The age of the internet has us super-connected and it’s completely changed the way we do things. We’re expected to answer messages instantly and to keep social media feeds up to date. Even the way we shop and handle money has changed – everything’s gone online.
Paperless is the new norm too. And with more companies choosing email over letters, our email inboxes are fuller than ever.
But can all the emails we get, be trusted?
We’d love to say yes, but there are loads of untrustworthy and unsecured sites out there. We all need to be careful and watch out for any potential scams, like phishing or smishing.
Chances are if you’ve spent any time online, you’ve heard of phishing, but what is it? Phishing is a term used to describe attempts to get your personal information through fake emails. You might recognise some of these examples:
Ever had an email from a company like ‘PayPal’ telling you that your account’s been restricted because of unrecognised activity? It looks legit – the logo’s there and the contact details seem correct too.
And to reactivate your account, all you need to do is follow the link they’ve sent and sign in. Easy, right?
But all is not as it seems. Chances are, as soon as you tap that link, you’ll be sent to a scam site. All scammers are interested in is collecting your username and password so that they can access your account.
Never click on email links that ask you to enter your details. If you’re not sure, go to the company’s website directly, and look up their contact details there.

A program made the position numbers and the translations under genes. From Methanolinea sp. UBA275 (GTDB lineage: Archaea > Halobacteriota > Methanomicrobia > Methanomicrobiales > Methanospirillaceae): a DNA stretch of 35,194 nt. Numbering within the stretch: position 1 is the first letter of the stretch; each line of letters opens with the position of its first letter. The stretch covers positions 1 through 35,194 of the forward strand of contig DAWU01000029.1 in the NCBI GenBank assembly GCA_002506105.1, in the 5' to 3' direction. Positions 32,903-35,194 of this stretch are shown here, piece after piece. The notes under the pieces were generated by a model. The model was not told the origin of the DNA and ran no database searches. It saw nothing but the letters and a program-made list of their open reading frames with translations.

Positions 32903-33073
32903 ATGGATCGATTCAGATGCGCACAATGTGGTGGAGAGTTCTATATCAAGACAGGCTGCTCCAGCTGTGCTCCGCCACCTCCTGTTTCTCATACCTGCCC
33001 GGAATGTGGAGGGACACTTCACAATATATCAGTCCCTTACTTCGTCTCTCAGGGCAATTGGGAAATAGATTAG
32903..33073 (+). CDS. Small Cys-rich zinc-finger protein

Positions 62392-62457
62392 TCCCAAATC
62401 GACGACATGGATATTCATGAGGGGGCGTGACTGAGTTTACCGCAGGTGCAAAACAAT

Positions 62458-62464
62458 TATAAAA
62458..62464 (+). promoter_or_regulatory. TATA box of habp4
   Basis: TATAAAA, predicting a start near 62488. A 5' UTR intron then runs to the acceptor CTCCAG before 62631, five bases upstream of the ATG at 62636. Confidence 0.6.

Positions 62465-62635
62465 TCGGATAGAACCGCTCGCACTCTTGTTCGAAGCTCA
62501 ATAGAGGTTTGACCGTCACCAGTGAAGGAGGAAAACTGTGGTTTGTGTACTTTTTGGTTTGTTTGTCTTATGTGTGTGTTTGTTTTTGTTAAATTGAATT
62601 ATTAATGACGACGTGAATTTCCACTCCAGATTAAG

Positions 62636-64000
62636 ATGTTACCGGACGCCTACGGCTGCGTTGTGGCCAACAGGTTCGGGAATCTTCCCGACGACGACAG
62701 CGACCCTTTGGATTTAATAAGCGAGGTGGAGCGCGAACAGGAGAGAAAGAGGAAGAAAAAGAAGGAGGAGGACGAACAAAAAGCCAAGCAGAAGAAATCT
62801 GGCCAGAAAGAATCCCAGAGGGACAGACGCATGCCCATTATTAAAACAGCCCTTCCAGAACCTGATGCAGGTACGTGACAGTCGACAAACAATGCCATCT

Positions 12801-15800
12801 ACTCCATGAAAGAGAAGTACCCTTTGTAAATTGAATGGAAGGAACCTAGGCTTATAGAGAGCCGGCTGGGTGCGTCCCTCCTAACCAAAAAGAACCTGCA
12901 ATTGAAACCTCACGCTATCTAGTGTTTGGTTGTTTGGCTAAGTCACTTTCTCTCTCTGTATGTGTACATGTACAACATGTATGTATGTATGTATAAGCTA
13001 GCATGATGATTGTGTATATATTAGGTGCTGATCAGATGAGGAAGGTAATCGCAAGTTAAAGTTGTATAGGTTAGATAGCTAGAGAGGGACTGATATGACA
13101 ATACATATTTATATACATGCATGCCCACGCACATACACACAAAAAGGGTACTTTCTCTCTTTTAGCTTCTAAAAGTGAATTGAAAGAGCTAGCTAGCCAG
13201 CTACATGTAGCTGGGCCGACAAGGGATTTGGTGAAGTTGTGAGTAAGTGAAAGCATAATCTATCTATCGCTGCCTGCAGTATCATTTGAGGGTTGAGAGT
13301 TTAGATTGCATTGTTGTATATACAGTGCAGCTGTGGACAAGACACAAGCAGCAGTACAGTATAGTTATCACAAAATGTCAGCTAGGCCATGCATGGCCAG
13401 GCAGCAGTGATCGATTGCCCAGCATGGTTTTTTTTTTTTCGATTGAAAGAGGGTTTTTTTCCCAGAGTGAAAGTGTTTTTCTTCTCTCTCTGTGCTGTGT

Emails that start with ‘Dear Sir/Madam’ might seem professional – but be careful. They may only be addressed to you this way because they don’t know who you are.
And they’ll ask you to click on a link or to reply with personal details – like passwords or PIN numbers. They’ll then use this information to access your account, and you might find yourself blocked.
Most legitimate companies will address you by name. They know who you are, because they already have your details, securely stored. And so are unlikely to ask you for these details over email.
Some phishing emails are really easy to spot, with poor spelling and grammar. Trusted companies have professional people to check communications – like emails – before they’re sent out, to avoid silly mistakes. So, if the email you’ve received seems legit, be wary of spelling mistakes and bad grammar.
What should you do? Contact the company directly to let them know. And don’t click on any links in the email.
1. Never give out any passwords to anyone, over the phone, in person, online or via email.
2. Companies like your bank or network provider may ask you to enter characters from a password or login number. If you’re asked for your full password or login information in an email, it’s almost certainly a phishing scam. If you get an email like this, you should contact your bank or network provider immediately.
3. Never click on links in emails or texts that ask you to sign in to your account. Close the email and go directly to the company’s website instead.
4. Install good virus protection on your personal computer. You can buy trusted anti-virus software from companies like McAfee and Norton. And you can download free software from well-respected places, such as Avast and Kaspersky. Make sure you research the software you choose.
5. Make sure you’re visiting secure websites. Look for the padlock icon in the address bar to check if a website is secure.
6. Remember, grammar, and spelling are important to respectable companies like your internet or network provider and your bank. So, if something reads really badly, it’s probably a scam.
7. Your bank, phone provider and money management companies know you. They’ll address you by name.
8. If you’re worried about the security of your personal details, you can find out more on our Fraud and Security page. Keep your details protected, stay safe online, and stay connected.